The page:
As you learn about various benefits of baseball, you hope your kid try it too for improved mental and physical health. So then, it is you shop for necessary baseball equipment. The most important equipment should be the bat. Finding the best youth bats is no way easy. Consider following factors before you pocket hundreds of dollars for a high-quality bat:
If you buy a bat for your kid to practice alone, this is not important. However, with bats used for games and competitions, there can be certain rules and regulations about size and material. So, make sure the bat is legal to play. Take note that different rules can apply for different age groups. When you are not sure, just ask the coach or an expert for advice.
There are two main types of youth baseball bats, which are categorized according to the player’s age.
- Tee-Ball Bats: they are used by kids of around 5-7 (or younger). Their barrels (the hitting area of a bat) are about 2 and 1/4 inch in diameter. They are quite lightweight, making it easier to little kid to swing and handle.
- Little League Bats are meant for children from 7 to 13. They are longer than T-Ball Bats.
Of course, the age range indicated here is just for reference because there are 5-6 kids that can handle long bats with ease thanks to their physique and ability.
There most common bat materials are alloy and composite material. Wood is no longer as popular as it was before.
Allow (or metal and aluminum) bats are used by most young players because they are powerful and easy to swing due to their lightweight design. They are also hard to break: upon great impact, they tend to dent. Buyers can make a choice between high quality metal alloy and regular alloy – they are all solid options.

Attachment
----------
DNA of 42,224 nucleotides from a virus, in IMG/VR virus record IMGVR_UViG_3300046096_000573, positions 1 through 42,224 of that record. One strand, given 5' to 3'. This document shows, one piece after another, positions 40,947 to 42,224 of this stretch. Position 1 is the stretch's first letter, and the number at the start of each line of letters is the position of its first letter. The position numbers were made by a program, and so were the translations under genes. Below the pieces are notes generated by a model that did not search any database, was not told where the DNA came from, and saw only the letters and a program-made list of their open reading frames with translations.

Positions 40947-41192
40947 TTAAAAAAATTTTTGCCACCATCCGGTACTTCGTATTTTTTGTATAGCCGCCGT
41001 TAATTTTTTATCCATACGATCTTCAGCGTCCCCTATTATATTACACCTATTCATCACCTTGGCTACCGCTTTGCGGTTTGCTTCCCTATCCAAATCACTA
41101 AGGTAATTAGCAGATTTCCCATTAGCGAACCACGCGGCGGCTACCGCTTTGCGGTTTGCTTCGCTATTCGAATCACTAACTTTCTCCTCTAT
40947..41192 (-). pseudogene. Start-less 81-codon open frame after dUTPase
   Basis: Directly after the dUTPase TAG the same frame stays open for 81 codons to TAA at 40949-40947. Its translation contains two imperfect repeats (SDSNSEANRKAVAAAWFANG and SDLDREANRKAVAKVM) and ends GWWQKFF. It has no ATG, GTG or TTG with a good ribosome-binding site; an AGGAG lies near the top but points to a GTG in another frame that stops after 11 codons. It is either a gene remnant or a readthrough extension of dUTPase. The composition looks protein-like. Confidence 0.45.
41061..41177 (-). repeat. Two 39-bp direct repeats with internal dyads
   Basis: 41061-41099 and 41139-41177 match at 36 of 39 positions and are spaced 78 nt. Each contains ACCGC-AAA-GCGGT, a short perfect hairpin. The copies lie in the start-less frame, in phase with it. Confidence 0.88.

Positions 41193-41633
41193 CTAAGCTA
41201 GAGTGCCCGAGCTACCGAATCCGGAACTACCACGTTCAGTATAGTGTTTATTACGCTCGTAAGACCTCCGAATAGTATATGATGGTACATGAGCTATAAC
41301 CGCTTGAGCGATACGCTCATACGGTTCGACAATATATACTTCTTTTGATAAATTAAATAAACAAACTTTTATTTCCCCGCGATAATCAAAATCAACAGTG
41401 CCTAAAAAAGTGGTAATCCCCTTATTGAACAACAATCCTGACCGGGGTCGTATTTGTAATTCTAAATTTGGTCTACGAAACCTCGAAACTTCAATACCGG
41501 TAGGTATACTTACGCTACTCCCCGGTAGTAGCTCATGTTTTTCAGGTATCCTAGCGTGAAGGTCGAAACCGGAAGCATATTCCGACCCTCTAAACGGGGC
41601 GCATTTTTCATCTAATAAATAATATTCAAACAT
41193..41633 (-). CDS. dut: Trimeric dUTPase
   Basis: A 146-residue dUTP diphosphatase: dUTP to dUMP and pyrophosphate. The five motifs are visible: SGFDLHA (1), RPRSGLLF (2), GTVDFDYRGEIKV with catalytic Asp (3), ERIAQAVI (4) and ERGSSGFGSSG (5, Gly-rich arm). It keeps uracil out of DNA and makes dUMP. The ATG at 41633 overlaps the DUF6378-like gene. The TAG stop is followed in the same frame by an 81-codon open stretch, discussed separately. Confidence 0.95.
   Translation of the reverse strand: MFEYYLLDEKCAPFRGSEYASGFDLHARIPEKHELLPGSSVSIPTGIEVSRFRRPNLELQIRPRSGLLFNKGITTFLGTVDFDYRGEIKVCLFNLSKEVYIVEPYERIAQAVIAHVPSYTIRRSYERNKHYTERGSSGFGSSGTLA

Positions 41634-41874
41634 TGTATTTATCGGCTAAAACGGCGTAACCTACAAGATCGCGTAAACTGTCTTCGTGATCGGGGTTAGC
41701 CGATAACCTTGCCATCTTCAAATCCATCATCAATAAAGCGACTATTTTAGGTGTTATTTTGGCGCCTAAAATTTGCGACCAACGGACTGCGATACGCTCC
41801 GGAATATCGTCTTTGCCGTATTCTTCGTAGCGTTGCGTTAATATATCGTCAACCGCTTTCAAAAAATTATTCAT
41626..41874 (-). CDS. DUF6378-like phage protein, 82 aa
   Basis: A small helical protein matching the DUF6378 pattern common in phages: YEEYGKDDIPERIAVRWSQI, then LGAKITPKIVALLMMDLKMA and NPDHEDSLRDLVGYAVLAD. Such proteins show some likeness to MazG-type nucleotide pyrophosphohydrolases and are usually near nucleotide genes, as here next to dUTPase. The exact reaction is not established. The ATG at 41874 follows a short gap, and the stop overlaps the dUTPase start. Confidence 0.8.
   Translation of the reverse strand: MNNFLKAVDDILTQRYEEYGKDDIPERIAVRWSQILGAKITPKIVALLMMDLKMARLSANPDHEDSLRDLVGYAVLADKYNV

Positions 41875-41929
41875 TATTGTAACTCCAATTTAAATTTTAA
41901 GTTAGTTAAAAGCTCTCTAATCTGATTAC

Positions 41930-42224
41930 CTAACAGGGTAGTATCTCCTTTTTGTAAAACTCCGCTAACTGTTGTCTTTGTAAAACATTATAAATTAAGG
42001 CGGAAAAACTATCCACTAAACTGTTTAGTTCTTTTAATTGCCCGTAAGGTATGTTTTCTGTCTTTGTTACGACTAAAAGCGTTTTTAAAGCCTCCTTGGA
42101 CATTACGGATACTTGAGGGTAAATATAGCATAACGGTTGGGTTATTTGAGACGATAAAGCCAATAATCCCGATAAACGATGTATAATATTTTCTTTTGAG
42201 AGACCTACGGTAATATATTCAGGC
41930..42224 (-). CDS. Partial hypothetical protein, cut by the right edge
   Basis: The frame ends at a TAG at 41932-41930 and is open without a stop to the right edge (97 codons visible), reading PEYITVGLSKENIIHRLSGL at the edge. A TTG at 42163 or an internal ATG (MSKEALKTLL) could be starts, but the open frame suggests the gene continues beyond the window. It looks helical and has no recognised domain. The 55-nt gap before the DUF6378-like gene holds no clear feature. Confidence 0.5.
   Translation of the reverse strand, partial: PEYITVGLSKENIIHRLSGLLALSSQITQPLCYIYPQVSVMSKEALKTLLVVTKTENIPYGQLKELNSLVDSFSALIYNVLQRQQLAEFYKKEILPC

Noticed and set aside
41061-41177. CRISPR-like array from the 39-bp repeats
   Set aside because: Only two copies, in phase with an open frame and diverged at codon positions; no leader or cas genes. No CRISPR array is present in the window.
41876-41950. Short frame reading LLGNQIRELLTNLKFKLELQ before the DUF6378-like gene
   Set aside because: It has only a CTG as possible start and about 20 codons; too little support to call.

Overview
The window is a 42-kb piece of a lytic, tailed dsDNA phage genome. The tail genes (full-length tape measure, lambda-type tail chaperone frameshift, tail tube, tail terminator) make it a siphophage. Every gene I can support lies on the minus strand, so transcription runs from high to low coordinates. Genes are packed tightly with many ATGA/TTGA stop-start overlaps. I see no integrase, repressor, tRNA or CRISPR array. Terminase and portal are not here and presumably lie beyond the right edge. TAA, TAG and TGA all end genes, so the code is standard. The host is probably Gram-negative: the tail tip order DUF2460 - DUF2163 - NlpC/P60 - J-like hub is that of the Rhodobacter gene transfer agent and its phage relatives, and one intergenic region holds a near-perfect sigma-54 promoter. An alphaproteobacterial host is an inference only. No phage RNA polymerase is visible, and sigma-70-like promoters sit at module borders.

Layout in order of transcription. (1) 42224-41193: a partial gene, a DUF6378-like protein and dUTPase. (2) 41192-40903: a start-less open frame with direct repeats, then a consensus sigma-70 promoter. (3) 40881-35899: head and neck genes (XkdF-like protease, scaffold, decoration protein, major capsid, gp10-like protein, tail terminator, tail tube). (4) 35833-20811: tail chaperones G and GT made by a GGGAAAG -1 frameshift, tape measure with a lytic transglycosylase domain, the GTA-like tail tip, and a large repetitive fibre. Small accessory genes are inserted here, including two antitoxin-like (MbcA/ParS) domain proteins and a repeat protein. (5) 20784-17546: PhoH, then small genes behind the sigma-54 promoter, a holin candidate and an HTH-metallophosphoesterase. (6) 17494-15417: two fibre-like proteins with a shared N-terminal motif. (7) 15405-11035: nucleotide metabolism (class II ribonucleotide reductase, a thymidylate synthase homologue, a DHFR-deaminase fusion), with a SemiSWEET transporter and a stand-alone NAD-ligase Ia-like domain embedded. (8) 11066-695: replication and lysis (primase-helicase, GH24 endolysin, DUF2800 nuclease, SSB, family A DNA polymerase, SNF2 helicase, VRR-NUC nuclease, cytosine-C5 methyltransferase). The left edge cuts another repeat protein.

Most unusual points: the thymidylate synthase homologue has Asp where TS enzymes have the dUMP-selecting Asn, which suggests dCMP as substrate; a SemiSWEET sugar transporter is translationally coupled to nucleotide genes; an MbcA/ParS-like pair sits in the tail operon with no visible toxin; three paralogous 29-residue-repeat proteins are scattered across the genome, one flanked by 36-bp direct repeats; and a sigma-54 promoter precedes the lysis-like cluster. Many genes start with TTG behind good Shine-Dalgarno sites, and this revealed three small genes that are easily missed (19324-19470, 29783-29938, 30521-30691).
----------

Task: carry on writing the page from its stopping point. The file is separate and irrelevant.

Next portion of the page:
The downside of this alloy bats is that they tend to have smaller sweet spot than composite bats.
Composite bats are very durable and have large sweet spot. They give the feel of wooden bats and reduce vibration to the player’s hands. On the other hand, they are more expensive than alloy bats (plus break-in time is required if you wish them to perform well).
This classic material is rarely used for youth baseball bats. Wood’s unique grain structure provides great flexibility for the bat and also great feel. However, wooden bats are considered too heavy for kids; plus they can break during the game or practice.
Again, the choice of material should comply with the league’s regulation.
To find the right bat size, you need to consider the kid’s height, weight and age also. Make sure you have the data before shopping for a bat. You can easily find sizing chart at stores or online. For example: Kids of 10 should use bat of 28-29 long. However, you can choose a model that is a little bit longer or shorter than the recommended size because it should based on the kid’s specific physique, not a general estimate. If you kid is taller than his age, a longer bat can be fine.
Weight does matter in choosing a baseball bat. It is best to let the kid try holding the bat and swinging it several times. There is no use buying a cool bat that the kid cannot even lift or hold still for about 20 seconds. That being said, a heavy bat can provide more power; just not too heavy. Children with weak muscle strength should go with lightweight bats. In both cases, make sure the kid can swing the bat comfortably.
The length to weight ratio (or “drop”) should be in the range of -7 to -13.5 (the higher the number, the more lightweight the bat is).
Basically, strong and experienced players should go for heavy bats with smaller barrels while newbies should opt for light bats with smaller barrel.
Look for a thicker handle if you look for a bat that offers more stability. With thinner handles, players can react and move hands quicker.